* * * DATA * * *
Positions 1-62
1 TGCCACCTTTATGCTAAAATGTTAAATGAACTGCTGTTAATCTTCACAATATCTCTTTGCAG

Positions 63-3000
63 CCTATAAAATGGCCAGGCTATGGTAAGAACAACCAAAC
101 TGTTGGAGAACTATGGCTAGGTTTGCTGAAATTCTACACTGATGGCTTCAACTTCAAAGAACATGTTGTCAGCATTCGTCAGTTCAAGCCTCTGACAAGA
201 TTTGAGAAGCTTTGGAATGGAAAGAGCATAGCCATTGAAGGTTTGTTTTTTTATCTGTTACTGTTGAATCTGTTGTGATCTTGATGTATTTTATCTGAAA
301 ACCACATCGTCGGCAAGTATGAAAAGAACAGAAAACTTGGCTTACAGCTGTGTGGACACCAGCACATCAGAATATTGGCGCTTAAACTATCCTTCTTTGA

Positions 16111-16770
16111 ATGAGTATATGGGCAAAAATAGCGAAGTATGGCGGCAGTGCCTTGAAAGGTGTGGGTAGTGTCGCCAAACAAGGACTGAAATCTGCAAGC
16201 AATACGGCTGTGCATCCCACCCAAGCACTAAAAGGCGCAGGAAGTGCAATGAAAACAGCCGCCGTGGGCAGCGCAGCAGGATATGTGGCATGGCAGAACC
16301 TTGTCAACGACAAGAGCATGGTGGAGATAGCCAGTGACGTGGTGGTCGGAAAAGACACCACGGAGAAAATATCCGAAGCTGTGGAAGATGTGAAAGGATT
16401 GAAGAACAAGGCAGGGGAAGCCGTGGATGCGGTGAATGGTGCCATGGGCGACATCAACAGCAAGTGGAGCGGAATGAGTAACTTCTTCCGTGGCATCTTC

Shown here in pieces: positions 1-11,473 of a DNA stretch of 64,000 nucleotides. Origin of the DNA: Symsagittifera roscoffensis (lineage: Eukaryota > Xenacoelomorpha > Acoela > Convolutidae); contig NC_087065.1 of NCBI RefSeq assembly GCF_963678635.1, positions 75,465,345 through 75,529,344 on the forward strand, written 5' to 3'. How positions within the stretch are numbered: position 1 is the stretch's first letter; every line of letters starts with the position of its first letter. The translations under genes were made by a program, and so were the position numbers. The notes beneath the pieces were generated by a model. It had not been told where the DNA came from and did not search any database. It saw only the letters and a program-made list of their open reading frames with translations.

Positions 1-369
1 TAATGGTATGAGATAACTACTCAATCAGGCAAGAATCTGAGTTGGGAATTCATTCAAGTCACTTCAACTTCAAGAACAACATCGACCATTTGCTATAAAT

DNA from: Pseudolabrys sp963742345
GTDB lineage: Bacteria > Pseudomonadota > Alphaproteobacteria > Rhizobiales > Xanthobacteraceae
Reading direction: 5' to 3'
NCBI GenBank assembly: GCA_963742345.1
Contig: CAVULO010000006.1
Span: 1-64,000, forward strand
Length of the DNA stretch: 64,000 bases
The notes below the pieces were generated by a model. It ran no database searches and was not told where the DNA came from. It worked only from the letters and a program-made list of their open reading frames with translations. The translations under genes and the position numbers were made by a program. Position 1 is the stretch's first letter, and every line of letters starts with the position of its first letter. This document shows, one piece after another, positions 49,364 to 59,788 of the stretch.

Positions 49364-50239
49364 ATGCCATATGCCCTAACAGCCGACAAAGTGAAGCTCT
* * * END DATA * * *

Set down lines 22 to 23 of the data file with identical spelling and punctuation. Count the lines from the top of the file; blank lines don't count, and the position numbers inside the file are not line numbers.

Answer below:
Length of the DNA stretch: 64,000 bases
The notes below the pieces were generated by a model. It ran no database searches and was not told where the DNA came from. It worked only from the letters and a program-made list of their open reading frames with translations. The translations under genes and the position numbers were made by a program. Position 1 is the stretch's first letter, and every line of letters starts with the position of its first letter. This document shows, one piece after another, positions 49,364 to 59,788 of the stretch.